Harmonisation can be achieved in two ways, actively or passively. The most common is the active pursuit of harmonisation usually through the enactment of legislation which incorporates the harmonised principles into the local law. Passive harmonisation may occur through non-legislative agreements or a convergence of case law. So far, passive harmonisation is the least successful since the non-legislative agreements tend to be voluntary. The convergence of case law is more promising since:

“All that matters is that the courts of different European States achieve similar results in the same cases, regardless of which norms, doctrines or procedures they apply in order to reach this end.” [Colombi Ciacchi, A. “Non-Legislative Harmonisation of Private Law under the European Constitution: The Case of Unfair Suretyships”, (2005). 13 ‘’European Review of Private Law’’ page 285 in the book by Vogenauer, S and Weatherill, S (ed). (2006). ‘’The Harmonisation of European Contract Law Implications for European Private Laws, Business and Legal Practice’’. Oxford and Portland, Oregon: Hart Publishing. Page 198]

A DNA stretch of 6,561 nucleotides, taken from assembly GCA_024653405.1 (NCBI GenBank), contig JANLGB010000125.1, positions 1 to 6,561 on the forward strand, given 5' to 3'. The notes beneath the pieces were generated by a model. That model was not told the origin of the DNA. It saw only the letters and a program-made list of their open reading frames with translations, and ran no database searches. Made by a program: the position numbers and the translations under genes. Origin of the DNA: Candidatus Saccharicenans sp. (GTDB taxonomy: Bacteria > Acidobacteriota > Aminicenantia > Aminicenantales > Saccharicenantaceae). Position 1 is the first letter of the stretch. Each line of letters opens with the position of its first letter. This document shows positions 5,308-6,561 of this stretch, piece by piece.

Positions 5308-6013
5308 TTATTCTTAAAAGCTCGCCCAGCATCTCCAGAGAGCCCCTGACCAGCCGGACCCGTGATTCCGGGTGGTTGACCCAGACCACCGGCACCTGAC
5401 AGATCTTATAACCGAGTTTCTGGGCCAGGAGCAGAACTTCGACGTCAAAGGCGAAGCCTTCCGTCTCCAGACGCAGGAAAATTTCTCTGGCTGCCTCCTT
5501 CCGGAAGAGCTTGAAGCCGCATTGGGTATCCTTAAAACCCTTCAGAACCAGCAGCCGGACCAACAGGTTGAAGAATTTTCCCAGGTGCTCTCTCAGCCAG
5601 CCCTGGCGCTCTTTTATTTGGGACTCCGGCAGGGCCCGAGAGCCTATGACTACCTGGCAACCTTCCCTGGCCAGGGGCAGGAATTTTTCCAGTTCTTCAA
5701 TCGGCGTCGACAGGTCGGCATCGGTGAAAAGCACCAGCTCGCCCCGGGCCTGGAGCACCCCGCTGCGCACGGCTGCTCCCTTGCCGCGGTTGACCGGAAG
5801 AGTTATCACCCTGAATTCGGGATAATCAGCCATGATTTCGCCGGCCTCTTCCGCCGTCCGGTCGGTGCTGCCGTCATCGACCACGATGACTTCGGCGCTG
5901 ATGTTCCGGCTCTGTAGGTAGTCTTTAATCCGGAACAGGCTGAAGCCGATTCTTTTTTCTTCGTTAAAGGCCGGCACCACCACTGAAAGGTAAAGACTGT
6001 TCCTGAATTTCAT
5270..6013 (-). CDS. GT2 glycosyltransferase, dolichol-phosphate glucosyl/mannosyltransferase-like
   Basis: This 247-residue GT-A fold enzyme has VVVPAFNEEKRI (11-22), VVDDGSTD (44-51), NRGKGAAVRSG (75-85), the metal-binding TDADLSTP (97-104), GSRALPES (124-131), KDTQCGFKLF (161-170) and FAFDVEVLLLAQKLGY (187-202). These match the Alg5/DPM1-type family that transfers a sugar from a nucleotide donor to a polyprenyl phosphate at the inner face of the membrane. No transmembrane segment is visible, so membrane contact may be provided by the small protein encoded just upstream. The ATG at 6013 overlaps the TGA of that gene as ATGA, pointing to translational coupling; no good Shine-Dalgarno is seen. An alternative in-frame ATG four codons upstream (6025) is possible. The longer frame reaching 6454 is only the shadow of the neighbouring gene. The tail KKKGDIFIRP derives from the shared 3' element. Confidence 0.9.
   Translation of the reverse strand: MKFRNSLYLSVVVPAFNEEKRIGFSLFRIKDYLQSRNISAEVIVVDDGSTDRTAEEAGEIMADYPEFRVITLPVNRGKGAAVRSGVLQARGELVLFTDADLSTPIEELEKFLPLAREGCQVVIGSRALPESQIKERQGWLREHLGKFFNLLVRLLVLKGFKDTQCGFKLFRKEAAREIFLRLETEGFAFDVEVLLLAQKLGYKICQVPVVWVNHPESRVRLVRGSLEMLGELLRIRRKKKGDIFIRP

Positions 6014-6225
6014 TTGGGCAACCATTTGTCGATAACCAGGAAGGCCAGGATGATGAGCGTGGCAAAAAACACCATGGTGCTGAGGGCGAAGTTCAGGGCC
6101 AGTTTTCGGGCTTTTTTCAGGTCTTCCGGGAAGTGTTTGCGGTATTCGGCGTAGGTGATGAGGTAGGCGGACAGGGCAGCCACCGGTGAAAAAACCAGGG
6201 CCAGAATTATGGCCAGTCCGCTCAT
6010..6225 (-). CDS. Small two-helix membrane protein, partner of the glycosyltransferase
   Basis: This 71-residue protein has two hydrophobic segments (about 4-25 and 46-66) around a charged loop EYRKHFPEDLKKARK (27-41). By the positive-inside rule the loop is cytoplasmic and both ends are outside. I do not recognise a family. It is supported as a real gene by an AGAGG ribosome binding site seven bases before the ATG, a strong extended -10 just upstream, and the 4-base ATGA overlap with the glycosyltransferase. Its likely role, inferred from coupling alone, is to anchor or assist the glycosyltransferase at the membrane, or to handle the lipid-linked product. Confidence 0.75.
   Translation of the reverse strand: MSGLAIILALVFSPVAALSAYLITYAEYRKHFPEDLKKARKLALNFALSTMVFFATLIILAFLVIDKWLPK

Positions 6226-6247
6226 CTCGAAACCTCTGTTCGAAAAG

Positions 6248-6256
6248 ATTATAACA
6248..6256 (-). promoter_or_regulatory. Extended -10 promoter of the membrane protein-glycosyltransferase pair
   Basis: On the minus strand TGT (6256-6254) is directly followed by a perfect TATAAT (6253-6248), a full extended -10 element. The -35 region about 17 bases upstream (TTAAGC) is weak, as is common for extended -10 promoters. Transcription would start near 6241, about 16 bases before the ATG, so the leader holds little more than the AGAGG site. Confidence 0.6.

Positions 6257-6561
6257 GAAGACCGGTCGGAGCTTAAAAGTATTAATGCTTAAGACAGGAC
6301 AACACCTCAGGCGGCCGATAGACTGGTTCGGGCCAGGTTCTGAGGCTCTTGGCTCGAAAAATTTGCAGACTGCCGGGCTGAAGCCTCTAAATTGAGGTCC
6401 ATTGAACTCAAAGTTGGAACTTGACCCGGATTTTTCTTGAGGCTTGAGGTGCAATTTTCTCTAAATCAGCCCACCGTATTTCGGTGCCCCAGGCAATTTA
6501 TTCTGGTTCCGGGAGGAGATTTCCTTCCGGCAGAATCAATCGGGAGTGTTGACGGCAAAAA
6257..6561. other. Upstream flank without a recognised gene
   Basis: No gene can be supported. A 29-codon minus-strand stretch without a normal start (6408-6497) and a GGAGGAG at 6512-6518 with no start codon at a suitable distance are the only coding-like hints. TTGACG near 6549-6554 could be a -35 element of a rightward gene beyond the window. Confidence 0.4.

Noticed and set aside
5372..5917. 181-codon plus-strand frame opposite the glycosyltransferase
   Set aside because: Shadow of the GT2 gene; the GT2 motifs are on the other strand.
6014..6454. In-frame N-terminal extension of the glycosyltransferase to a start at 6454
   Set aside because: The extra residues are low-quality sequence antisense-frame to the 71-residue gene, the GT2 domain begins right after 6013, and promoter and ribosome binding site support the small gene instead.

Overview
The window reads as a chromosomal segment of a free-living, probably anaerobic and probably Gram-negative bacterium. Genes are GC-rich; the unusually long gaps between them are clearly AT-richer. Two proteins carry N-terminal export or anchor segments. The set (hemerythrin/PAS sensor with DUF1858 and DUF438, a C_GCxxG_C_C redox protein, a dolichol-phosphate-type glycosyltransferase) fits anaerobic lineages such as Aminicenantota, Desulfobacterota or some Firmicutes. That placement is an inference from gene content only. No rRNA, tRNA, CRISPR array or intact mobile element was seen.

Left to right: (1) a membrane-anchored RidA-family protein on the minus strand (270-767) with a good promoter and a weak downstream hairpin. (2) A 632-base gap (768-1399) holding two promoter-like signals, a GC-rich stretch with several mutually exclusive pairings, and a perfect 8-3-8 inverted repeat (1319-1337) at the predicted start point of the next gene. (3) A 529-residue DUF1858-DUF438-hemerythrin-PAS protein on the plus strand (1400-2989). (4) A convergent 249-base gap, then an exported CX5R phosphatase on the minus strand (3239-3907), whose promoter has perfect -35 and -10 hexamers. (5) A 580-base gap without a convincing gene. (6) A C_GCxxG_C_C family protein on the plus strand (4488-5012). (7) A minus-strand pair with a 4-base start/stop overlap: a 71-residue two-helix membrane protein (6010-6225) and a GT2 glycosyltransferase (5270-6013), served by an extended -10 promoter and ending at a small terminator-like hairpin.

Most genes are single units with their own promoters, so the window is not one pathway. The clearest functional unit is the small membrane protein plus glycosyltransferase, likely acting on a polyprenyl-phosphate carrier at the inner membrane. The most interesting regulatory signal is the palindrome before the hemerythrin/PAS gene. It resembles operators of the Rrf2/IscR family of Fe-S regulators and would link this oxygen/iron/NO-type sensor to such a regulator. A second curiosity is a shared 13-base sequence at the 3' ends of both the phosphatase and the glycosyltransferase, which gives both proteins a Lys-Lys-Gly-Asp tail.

Harmonisation and convergence of law

Harmonisation is synonymous with convergence of the law however harmonisation is usually associated via active pursuit through enacting legislation whereas convergence is generally associated with a passive approach such as a natural convergence of law through custom and frequent use of harmonised principles.

The most prominent example of harmonisation in international law is UNCITRAL (United Nations Commission on International Trade Law).

ee also

*European Union law

Notes

External links

*


Wikimedia Foundation. 2010.

Look at other dictionaries:

  • harmonisation — the process of approximating the law of the member states of the European Communities. Collins dictionary of law. W. J. Stewart. 2001 …   Law dictionary

  • Harmonisation — or harmonization may refer to: * In international law, the harmonisation of law is the process by which different states adopt the same laws. * As a result of the operation of international treaties, the regulatory principles of stronger states… …   Wikipedia

  • Law of the European Union — The Law of the European Union is the unique legal system which operates alongside the laws of Member States of the European Union (EU). EU law has direct effect within the legal systems of its Member States, and overrides national law in many… …   Wikipedia